Effective leaders know how to balance their time. Recognize how you divide your week or day so you can focus your leadership energy.
Do you ever find yourself short on time and over-stretched while doing too many things? We only have so much time in a given week. How you divide your time is up to you, but where should you provide focus?
There’s an old adage in project management: “Good, Fast, and Cheap: pick any two.” It’s a somewhat simplistic way to say “You can’t have it all.” A vendor can quickly (Fast) deliver a product that’s high quality (Good) but it will cost you. If you want it less expensive (Cheap) then you either have to sacrifice some quality or wait longer to have it delivered.
Leader, Manager, and Staff
I like to think along the lines of another triangle: Leader, Manager, or Staff. The “Leader, Manager, or Staff” concept helps us to understand the focus we need to put into our work. Because it really is about focus, a person really should concentrate on only two of the “legs” of this triangle: “Leader-Manager” “Leader-Staff,” or “Manager-Staff.” While it’s possible to do all three at once, doing so reduces focus in other areas.
For example, IT directors must provide leadership within their teams, but often do not have a login to the computer systems their teams manage. These are pure “Leaders.” They are focused almost entirely on the role of leadership.
Or consider this example: “working” managers typically provide day-to-day management over a small group or team, but also provide some hands-on assistance with technology systems. These individuals are “Manager-Staff” because they are dividing their time between two roles: manager and staff. These “working” managers may identify automation opportunities to make things easier, but rarely are they able to step back to see the big picture. Because part of their attention remains on daily tasks, they cannot focus on strategic changes that take their organization to the next level.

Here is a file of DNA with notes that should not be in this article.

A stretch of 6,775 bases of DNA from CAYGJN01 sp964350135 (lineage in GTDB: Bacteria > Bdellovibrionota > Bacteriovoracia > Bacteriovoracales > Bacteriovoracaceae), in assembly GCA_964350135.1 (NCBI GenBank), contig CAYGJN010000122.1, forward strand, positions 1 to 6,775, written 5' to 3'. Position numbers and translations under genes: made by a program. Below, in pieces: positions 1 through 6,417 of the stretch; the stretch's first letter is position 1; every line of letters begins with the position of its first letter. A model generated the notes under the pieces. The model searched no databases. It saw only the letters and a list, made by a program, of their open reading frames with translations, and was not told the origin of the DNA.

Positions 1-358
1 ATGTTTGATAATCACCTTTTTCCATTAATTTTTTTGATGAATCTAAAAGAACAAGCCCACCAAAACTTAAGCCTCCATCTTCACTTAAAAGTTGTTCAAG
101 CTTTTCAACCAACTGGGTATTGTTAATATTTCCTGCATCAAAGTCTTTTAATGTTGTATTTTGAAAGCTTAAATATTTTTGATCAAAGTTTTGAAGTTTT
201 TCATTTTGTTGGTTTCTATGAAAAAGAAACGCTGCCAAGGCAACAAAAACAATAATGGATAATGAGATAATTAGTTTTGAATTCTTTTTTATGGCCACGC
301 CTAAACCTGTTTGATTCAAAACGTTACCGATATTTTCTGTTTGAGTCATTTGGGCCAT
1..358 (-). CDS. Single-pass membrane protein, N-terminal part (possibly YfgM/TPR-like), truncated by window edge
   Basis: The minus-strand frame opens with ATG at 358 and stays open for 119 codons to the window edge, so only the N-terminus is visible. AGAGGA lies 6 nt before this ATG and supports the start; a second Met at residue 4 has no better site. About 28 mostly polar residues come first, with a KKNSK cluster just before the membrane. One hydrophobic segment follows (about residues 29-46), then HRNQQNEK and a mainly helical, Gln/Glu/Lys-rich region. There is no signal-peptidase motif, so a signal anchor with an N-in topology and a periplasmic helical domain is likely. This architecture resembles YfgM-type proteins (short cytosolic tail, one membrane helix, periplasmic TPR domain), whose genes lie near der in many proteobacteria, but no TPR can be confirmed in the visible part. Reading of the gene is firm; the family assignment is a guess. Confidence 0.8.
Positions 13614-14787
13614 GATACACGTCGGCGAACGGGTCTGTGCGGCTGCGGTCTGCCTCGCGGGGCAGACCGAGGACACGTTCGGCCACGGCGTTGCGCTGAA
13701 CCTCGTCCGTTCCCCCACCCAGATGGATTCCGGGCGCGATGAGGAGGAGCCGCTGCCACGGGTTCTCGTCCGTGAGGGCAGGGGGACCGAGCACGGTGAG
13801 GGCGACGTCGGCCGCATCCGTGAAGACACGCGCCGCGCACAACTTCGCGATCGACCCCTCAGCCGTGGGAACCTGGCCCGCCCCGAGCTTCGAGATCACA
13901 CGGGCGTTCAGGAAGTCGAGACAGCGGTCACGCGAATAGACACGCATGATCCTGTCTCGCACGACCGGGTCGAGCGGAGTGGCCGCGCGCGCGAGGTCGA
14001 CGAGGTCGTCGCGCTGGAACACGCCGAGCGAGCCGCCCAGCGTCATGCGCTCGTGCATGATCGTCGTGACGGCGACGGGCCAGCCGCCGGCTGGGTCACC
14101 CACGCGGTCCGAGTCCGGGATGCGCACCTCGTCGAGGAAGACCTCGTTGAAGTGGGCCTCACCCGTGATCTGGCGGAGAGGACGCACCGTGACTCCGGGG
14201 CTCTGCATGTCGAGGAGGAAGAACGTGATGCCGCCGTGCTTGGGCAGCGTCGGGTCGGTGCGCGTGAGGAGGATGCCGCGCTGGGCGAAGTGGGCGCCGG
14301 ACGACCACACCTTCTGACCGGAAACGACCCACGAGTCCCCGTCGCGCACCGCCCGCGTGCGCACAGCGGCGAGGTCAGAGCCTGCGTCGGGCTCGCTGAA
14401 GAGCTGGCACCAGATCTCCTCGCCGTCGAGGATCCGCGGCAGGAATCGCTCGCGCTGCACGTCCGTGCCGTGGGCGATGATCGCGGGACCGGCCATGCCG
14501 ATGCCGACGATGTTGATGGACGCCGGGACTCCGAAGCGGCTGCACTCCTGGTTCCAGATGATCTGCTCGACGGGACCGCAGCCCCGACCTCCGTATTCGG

Larger organizations may see this example: an architect who designs new technology and provides leadership for how to leverage that technology. This kind of architect is “Leader-Staff” because their role is divided between a leadership focus and a hands-on technology focus. In most organizations, these architects do not manage a team of engineers; they usually work alone, or partnered with another architect, so they do not “manage.”
Focus your time
What kind of a leader are you? Do you focus most of your time on leadership, including strategic thinking and how to leverage technology as a power multiplier for your organization? Do you also manage members of a team? Do you fill a hands-on technology role? How you divide your time has a direct impact on what level of focus you can bring to your role.
Think of your week as a “pie” and divide your time into “slices” of the pie. You can’t make the pie any bigger unless you want to work through the weekend. How do you spend this available time? Start by considering the types of duties you perform each day: